Archive for ◊ May, 2014 ◊

• Saturday, May 31st, 2014

PRAVEEN DALAL MANAGING PARTNER OF PERRY4LAW AND CEO OF PTLBI have recently analysed the procedural aspects of the Ordinance issued by the President of India Mr. Pranab Mukherjee regarding appointment of Mr. Nripendra Misra. Prima facie this Ordinance has been promulgated in conformity with the Constitutional requirements and there are little reasons to agitate against the same. However, the allegations of “Political Impropriety” cannot be ignored in these circumstances. The only thing that remains to be seen is what “Potential Benefits’ the appointment of Mr. Misra would bring in these circumstances. Nevertheless, no “Constitutional Infirmity or Illegality” can be attributed to this Ordinance as on date.

Chapter III of the Constitution of India deals with the Legislative Powers of the President. Article 123 (1) of Constitution of India provides that if at any time, except when both Houses of Parliament are in session, the President is satisfied that circumstances exist which render it necessary for him to take immediate action, he may promulgate such Ordinances as the circumstances appear to him to require. Article 123 (2) provides that an Ordinance promulgated under this article shall have the same force and effect as an Act of Parliament, but every such Ordinance-(a) Shall be laid before both Houses of Parliament and shall cease to operate at the expiration of six weeks from the reassembly of Parliament, or, if before the expiration of that period resolutions disapproving it are passed by both Houses, upon the passing of the second of those resolutions; and (b) May be withdrawn at any time by the President. The Explanation to Article 123(2) provides that where the Houses of Parliament are summoned to reassemble on different dates, the period of six weeks shall be reckoned from the later of those dates for the purposes of this clause. Article 123(3) provides that if and so far as an Ordinance under this article makes any provision which Parliament would not under this Constitution be competent to enact, it shall be void.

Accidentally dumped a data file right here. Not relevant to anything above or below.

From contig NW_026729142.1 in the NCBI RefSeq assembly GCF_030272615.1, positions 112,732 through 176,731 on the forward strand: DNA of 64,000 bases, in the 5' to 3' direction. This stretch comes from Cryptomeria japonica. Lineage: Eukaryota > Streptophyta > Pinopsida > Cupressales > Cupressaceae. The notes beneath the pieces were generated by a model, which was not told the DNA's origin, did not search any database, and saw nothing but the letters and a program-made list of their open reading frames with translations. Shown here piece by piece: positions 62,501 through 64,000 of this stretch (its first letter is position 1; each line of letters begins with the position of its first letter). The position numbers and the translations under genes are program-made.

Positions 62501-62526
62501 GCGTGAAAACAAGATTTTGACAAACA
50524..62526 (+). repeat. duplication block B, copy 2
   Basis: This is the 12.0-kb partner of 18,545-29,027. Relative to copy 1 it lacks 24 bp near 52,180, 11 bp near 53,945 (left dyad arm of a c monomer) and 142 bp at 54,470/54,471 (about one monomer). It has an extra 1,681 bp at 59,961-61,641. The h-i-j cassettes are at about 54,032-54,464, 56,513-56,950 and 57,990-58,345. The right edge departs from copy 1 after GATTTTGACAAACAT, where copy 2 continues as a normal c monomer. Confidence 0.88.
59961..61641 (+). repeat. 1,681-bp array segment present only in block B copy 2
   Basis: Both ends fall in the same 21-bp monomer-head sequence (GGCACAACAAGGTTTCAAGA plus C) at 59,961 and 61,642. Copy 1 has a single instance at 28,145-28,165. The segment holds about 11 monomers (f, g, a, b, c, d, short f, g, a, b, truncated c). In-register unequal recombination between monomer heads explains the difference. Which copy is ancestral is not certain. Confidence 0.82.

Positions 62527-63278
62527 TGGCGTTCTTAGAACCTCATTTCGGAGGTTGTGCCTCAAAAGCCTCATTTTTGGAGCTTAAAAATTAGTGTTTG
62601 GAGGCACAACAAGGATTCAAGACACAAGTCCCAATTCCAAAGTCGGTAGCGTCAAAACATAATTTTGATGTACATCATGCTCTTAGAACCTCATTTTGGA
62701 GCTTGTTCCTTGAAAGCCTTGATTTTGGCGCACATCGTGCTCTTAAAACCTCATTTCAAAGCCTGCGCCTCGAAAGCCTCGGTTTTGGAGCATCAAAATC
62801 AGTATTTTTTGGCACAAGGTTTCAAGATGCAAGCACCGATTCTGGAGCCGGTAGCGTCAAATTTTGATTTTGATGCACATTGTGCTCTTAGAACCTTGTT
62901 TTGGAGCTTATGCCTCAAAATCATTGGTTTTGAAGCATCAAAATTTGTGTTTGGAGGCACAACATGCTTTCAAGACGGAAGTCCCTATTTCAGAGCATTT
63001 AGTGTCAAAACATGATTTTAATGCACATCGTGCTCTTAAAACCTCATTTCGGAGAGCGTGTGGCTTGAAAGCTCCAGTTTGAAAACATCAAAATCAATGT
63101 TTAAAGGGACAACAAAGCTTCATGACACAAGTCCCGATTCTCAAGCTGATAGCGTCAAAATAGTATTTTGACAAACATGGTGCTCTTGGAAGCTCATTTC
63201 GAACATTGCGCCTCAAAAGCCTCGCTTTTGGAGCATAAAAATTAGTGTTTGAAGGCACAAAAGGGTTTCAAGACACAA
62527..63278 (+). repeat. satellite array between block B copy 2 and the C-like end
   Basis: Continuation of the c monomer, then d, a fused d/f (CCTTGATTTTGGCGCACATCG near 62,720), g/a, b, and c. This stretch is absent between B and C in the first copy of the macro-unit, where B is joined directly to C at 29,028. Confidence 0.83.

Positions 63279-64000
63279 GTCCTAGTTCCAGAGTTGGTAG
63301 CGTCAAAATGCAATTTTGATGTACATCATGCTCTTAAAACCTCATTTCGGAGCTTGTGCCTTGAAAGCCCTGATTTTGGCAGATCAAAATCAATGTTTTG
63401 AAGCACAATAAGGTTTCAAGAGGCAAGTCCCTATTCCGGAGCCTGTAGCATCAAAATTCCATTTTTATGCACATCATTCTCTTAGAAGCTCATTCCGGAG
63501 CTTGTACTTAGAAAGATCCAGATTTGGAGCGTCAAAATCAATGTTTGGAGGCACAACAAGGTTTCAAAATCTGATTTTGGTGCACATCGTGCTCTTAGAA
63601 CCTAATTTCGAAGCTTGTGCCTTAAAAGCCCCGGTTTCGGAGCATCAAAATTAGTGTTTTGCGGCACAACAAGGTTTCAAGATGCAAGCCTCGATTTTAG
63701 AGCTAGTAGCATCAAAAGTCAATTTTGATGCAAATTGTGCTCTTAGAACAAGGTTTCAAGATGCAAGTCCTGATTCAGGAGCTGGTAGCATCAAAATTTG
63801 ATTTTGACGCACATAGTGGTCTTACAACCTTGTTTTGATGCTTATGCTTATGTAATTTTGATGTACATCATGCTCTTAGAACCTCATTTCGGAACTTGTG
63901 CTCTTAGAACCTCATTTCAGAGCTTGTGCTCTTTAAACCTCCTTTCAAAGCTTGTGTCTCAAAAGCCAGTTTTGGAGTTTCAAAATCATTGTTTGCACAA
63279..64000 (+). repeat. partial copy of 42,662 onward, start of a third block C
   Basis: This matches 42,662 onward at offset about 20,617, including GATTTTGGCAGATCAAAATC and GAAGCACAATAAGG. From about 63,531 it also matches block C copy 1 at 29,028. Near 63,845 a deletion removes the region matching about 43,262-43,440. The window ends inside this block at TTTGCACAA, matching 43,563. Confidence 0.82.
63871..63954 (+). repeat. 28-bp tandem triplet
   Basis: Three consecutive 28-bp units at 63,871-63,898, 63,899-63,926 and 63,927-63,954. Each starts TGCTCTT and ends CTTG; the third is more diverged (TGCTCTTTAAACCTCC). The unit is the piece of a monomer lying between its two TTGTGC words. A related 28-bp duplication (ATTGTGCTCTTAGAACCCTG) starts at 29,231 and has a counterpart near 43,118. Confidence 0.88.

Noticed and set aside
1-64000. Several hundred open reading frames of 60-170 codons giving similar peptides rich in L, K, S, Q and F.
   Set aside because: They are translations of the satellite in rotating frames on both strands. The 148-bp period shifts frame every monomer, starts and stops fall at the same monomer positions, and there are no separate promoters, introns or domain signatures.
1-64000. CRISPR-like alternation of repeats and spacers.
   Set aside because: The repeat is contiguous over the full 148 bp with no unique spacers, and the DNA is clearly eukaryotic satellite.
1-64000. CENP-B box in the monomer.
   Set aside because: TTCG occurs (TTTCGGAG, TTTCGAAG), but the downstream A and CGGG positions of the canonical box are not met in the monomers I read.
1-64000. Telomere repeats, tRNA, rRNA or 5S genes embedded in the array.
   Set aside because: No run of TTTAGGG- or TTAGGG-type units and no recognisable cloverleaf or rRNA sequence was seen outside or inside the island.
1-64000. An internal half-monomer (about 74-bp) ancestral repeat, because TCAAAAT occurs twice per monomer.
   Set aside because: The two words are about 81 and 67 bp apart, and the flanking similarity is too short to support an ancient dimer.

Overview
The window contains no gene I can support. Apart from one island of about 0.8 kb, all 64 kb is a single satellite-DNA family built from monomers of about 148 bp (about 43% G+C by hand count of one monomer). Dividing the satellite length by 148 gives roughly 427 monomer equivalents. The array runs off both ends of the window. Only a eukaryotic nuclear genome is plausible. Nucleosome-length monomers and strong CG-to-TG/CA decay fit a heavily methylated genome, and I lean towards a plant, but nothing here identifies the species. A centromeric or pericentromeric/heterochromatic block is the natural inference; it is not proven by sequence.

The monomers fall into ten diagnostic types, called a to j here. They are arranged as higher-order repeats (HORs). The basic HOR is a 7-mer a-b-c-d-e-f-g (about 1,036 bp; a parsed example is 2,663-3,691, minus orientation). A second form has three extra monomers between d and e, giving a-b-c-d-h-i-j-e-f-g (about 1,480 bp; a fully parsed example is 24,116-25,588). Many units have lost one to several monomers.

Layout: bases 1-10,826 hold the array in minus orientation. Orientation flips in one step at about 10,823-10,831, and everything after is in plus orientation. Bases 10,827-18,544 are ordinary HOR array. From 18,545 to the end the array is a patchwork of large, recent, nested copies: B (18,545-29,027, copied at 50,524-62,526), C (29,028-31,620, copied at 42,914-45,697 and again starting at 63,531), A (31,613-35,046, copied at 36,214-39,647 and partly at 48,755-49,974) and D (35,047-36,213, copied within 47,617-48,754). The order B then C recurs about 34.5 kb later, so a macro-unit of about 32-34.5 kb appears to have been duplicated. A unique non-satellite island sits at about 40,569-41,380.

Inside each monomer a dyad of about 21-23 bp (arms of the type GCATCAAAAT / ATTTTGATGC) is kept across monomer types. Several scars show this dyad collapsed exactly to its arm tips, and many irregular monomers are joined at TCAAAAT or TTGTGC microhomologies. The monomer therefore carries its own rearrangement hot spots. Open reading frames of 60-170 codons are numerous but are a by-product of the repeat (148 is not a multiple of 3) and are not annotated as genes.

By virtue of Article 123(1), the promulgation of an Ordinance is not necessarily connected with an “emergency” but issued by the President in case he is convinced that it is not possible to have the Parliament enact on same subject immediately and the circumstance render it necessary for him to take “immediate action”.

The Ordinance regarding Mr. Misra was duly approved by the President of India and the requirements of Article 123 have also been satisfied.  It is very difficult to challenge the “Subjective Satisfaction” of the President of India before the Supreme Court of India that is based upon the “Aid and Advise” of Council of Ministers under Article 74(1) of the Constitution of India. Article 74(1) provides that there shall be a Council of Ministers with the Prime Minister at the head to aid and advise the President who shall, in the exercise of his functions, act in accordance with such advice. However, the proviso to the Article 74(1) provides that the President may require the Council of Ministers to reconsider such advice, either generally or otherwise, and the President shall act in accordance with the advice tendered after such reconsideration. Clearly the President of India did not find anything wrong with the Ordinance in question and did not find it a fit case to be “Reconsidered”.

Further, the Constitution of India provides two “Parliamentary Checks” vis-a-vis the promulgation of Ordinance under Article123 (2) (a). The Parliament can pass resolutions disapproving the provisions of the Ordinance. There is also a provision regarding automatic expiry of the Ordinance within six weeks of the reassembly of the Houses of the Parliament unless passed by the Parliament. This gives a chance for the Parliament to debate on the Ordinance and review it accordingly. Further, an Ordinance made by the President is not an Executive, but a Legislative act. Hence, it is a “Law” within the meaning of Constitution. Clause 3 of the Article 13 mentions that the term “Law” includes Ordinance and it is void to the “Extent of Contravention” of the Rights conferred by Part III of the Constitution. Article 367(2) of the Constitution also provides that any reference in this Constitution to Acts or Laws of, or made by, Parliament, or to Acts or Laws of, or made by, the Legislature of a State, shall be construed as including a reference to an Ordinance made by the President or, to an Ordinance made by a Governor, as the case may be.